Salford wins pounds 64m to honour most famous son

Arts funding: Lowry Centre brings northern town `greatest day in living memory' with
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The Independent Online

An arts centre devoted to the life of the artist LS Lowry was yesterday given a pounds 64m grant from National Lottery distributors, the largest ever grant outside London from Lottery funds.

The Lowry Centre, in Salford, Greater Manchester, is the first project to receive money from the joint coffers of the Arts Council, the Millennium Commission and the Heritage Lottery Fund.

The centre, the sixth landmark project planned for the Millennium celebrations in four years' time, will house galleries displaying the works of the artist who created the celebrated "Matchstick Men" paintings, as well as two theatres and a virtual-reality site linked to the University of Salford.

The award, which came on the 20th anniversary of Lowry's death, is the second largest to come from Lottery money, after the pounds 78.5m grant to the Royal Opera House, in London. The Lowry Centre is expected to create 6,500 jobs and attract 2.5 million visitors a year to Salford Quays. It is also expected to generate pounds 100m in private investment and give the local economy a pounds 4m boost. The total cost of the project is estimated at pounds 127m.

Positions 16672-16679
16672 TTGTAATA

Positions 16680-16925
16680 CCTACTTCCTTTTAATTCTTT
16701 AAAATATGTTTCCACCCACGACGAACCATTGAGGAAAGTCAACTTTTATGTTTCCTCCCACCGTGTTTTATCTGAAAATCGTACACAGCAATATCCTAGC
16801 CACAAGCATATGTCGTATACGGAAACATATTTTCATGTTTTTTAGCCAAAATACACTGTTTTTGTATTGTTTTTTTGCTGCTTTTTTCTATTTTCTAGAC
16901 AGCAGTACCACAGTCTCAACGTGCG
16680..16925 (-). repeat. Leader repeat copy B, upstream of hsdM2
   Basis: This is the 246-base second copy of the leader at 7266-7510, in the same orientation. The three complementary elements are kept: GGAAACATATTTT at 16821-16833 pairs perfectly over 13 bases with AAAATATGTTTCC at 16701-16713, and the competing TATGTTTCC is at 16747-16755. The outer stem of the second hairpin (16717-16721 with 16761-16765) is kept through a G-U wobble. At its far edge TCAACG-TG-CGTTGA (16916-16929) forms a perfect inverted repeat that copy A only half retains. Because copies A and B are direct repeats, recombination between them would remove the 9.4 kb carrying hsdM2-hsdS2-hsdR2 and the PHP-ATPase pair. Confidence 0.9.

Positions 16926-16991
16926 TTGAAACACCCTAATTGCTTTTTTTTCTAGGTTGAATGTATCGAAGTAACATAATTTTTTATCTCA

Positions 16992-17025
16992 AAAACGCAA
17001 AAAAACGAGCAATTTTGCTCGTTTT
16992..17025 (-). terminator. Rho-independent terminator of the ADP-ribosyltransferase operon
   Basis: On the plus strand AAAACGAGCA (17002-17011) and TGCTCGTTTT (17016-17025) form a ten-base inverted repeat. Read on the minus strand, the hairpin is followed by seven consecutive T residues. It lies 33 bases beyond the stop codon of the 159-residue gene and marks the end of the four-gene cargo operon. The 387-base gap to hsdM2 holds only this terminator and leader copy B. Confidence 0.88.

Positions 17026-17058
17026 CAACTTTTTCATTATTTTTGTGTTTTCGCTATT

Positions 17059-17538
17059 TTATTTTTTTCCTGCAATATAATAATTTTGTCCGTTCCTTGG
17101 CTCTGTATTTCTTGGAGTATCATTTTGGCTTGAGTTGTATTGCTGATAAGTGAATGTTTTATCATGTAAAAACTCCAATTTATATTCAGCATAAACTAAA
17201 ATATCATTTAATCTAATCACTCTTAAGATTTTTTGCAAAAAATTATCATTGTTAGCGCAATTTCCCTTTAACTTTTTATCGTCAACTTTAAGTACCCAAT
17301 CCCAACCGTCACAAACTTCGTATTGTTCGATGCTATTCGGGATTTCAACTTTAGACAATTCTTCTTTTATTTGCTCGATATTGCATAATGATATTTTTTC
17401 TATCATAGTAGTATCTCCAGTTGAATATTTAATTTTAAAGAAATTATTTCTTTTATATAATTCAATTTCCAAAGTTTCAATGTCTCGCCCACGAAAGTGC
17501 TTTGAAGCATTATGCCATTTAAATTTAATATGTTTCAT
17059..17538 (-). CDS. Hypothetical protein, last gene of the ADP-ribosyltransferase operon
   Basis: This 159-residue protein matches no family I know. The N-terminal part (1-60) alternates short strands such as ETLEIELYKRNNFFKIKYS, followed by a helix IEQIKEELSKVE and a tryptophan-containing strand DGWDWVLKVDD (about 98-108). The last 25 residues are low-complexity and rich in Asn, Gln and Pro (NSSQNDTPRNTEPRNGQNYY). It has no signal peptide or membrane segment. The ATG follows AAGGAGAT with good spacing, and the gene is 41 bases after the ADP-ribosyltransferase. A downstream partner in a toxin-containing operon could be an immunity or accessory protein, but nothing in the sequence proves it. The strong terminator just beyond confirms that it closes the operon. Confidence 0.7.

The Arts Council chairman, Lord Gowrie, said yesterday that he was confident the Lowry Centre would "be a magnet to attract artists from far and wide, and it will be especially beneficial to the people of Salford, Manchester and the entire north-west".

The Arts Council contributed pounds 41.1m of the grant, the Millennium Commission gave pounds 15.65m and the Heritage Lottery Fund pounds 7.65m.

The leader of Salford City Council, Bill Hinds, hailed the decision as "Salford's greatest day in living memory".

The actors Albert Finney and Ben Kingsley, who were both born in Salford, gave the grants a ringing endorsement. "Not just the city of Salford and the great north-west, but performing arts across Britain will benefit from this terrific concept," Finney said.

Other beneficiaries of pounds 34m in Millennium Commission grants announced yesterday included plans for east London's answer to Regent's Park, or Hyde Park. The Borough of Tower Hamlets, which received pounds 12.3m, plans to build Mile End Park, a pounds 24.6m park with themed areas that will link the East End areas of the Grand Union Canal.

Another green scheme, an ecologically friendly pathway around Peterborough, was given pounds 5.6m of its pounds 11.1m costs. The project will give people in Peterborough cycleways, footpaths and three heritage centres, and is likely to receive 1 million visitors a year.

The Millennium Commission has to date supported 311 projects with pounds 370m of Lottery money.

It received strong criticism in December after the commission refused money to Cardiff's bid for a Bay Opera House, and it is expected to announce today a decision on whether to give money to refurbish Cardiff Arms Park, the Welsh National Rugby stadium.